The Inextricable Link between Knowledge and Tolerance: A Lesson for Us All
by Dr. Amineh Ahmed Hoti
Bismillah ar Rahman ar Rahim (In the name of the Compassionate, the Most Merciful).
‘Compassion’ and ‘mercy’ are potentially powerful words if we delve deep and Endeavour to decipher their all-inclusive meanings. It is understood that people of faith would infallibly gravitate towards embodying these traits, that the faithful would practice compassion and mercy towards their fellow human beings. Having said that, it is only achievable for each of us if we within our personal capacities immerse into the sea of knowledge available to us. It seems implausible that in the present scenario, Muslim countries are recognized for just the opposite in present times. We represent some of the lowest literacy rates the world over, whereas most countries have managed to perpetuate a 90% or above literacy level: Afghanistan: 28%; Bangladesh: 53%; Pakistan: 49%; Burkina Faso: 28%; Niger 28%; Mali: 26%.
Likewise, it seems paradoxical for us to claim we come from a God whose communication with his Prophet began with the word Iqra (read), and yet harbour misgivings about acquiring education for ourselves. Our religion repeatedly encourages believers to think, to ponder, to traverse the vistas of knowledge. There was a time in history when education was so diffused in Muslim societies that “it was said to be difficult to find a Muslim who could not read or write” (Educationist E H Wilds, in 1001 Inventions: Muslim Heritage in Our World, 2006). The luminous beacon of Muslim erudition shone brightly once and it is now up to us to find our way back and reflect upon the teachings of the Prophet of Islam (PBUH) that emphasize upon acquiring knowledge, not just passively but proactively and with great passion.
“Valueless is the Muslim who is not a teacher or a student” – This of course is not in the literal sense but it identifies knowledge as the central focus for a Muslim, whether receiving it or imparting it. From cradle to grave, our life’s journey is strewn with treasure troves of wisdom waiting to be collected. Acquiring knowledge becomes “obligatory for every Muslim, male and female” (Tabari). Yet more than 2000 schools were destroyed in Pakistan last year in a spree of madness by so-called ‘Muslims’.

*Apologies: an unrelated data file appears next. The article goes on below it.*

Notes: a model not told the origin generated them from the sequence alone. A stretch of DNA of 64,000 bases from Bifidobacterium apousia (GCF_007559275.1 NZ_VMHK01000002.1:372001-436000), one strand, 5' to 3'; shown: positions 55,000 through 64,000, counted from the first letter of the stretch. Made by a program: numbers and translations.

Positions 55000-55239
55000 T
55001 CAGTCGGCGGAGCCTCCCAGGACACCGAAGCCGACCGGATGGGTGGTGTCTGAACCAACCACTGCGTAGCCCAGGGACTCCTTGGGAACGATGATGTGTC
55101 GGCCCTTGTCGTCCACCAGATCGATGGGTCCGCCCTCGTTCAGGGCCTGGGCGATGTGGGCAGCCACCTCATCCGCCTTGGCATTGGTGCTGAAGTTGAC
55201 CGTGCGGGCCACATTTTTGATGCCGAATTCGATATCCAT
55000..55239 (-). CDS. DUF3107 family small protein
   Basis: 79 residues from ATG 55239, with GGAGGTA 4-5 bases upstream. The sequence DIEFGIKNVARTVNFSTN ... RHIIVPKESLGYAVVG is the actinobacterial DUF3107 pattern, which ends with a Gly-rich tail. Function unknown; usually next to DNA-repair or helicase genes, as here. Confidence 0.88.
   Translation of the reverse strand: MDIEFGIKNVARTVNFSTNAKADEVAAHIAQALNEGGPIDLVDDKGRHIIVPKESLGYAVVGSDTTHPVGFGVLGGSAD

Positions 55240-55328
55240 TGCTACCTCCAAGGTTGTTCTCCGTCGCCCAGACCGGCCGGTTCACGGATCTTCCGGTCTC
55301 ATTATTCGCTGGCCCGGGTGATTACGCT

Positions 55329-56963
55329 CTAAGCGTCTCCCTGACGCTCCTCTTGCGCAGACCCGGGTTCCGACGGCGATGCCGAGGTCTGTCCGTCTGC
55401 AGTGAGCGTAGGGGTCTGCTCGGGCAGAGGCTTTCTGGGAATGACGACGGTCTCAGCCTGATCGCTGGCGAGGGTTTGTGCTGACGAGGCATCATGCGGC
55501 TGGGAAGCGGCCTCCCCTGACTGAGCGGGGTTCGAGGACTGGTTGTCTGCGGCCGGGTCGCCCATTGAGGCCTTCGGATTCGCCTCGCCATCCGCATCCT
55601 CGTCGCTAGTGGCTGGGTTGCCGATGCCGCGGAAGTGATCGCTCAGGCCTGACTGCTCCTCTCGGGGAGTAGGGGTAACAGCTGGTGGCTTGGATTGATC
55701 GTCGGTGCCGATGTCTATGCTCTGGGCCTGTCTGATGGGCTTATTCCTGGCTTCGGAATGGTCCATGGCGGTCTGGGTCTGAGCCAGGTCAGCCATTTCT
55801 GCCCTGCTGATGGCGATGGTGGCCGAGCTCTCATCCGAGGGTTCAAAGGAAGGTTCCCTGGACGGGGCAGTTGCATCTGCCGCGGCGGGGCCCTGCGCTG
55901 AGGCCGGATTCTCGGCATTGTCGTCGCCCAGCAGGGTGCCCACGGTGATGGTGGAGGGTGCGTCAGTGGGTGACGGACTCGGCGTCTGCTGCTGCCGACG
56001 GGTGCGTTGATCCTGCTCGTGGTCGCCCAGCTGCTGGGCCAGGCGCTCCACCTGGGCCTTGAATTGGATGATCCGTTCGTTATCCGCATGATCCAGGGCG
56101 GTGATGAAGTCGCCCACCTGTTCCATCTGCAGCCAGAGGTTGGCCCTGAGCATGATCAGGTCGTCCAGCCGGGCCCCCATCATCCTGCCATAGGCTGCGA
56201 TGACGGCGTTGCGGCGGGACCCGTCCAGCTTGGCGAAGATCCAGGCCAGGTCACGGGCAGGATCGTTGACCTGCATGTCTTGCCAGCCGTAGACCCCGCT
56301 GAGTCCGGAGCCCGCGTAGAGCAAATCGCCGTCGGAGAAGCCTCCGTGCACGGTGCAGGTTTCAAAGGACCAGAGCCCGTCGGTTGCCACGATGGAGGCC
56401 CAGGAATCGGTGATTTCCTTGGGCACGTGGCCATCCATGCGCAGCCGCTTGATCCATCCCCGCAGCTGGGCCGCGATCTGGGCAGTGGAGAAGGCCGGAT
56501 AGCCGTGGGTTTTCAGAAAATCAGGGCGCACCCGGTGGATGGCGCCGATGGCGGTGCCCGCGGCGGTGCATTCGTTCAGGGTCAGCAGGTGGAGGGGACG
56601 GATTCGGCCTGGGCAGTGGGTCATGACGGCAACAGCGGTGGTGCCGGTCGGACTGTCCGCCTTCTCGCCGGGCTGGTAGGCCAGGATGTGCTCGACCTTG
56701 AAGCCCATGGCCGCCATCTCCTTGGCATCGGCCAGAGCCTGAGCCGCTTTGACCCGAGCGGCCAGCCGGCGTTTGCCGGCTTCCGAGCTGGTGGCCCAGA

Knowledge enables its possessor to distinguish right from wrong; it lights the way to Heaven…and [is] an armour against enemies. [Therefore] the ink of the scholar is more sacred than the blood of martyr… Acquire knowledge because he who acquires it in the way of the Lord performs an act of piety; who speaks of it, bestows alms; and who imparts it, performs an act of devotion to God (Al-Bukhari & Muslim).
The chapters of history in Andalusian Spain when the floodgates of knowledge were wide open under the flourishing reign of Muslims runs parallel to when the rest of the world, especially Europe, was in the “Dark Ages”, signifying an era of backward, unenlightened, and intolerant culture. For almost 800 years in Europe (711 — 1492) Muslims ruled Andalusia (present day Spain – north and south, Portugal, part of South of France, Andora). Knowledge was valued tremendously and resulted in a progressive interaction between Muslims and the ahl al kitaab (People of the Book). Moses/Musa and Jesus/Isa had books revealed to them by God, so Jews and Christians were regarded as” ahl al kitaab and accorded great respect – their food could be eaten, their women could be married and their books studied.
Despite their differences, they lived side by side and nourished a complex culture of acceptance that was enriching and productive. The result was a deep cultural tolerance and interfaith harmony that yielded a tremendous outpouring of creativity and mutual benefit. Córdoba, the capital of Andalusia, became one of the world’s leading centers of medicine and philosophical debate. It gained fame for its riches and its seven streams of wisdom – the 7 liberal arts – grammar, rhetoric, dialectic, arithmetic, geometry, astronomy, and music. In The Abacus and the Cross (2012) Nancy Marie Brown writes, “Cordoba impressed everyone who heard of it”. There were libraries with 400,000 books under Al-Hakam II, the heir of Abd ar-Rehman, the largest of its kind in the Western world then. By contrast, The Bobbio Monastery in Italy housed 690 books.
Imagine my fellow residents of a country with excessive “load-shedding” and no clean water - paved streets were lit all night, running water from aqueducts supplied 9000 public baths! With proper food becoming a luxury today, goldfish then ate 12,000 loaves of bread per day, postal services used carrier pigeons, there were thousands of shops, including bookshops, 70 scribes produced Qurans exclusively and there were thousands of mosques which were used as inclusive (not exclusive) universities and centers of learning. The Caliph’s library in Cordoba alone, one of 70 libraries in a city that “adored books”, had four hundred thousand volumes, that put to shame the 400 manuscripts in Europe’s largest library at the time. How many public libraries do we have in Pakistan today? How valued are the books there? How much do we read? Can all of us read?
Simultaneously, the Abbasids (750-1258) who were rivals of the aforementioned Andalusian Umayyads painstakingly constructed a parallel centre for knowledge in Baghdad and called it ‘The House of Wisdom’ (Bait al hikma or Khizanat al kutub al-hikma). This served as an academy, library, translation centre, and in many ways, an early form of university. It hosted Muslim and non-Muslim scholars who sought to translate and gather the cumulative knowledge of human history. It was a major intellectual hub of the world, thriving and giving to our shared world its own gems of wisdom and knowledge. Baghdad became the world’s most important center for science, philosophy, medicine, and education. In ‘The House of Wisdom’ works by Euclid, Archimedes, Aristotle, Ptolemy and numerous other classical thinkers from all over the world were found in bits and pieces and translated into Arabic. The Greek knowledge they amassed was not just translated blindly, but reformed, critiqued, and an alternative science emerged in the Islamic world. (Dr George Saliba, in 1001 Inventions, p. 188).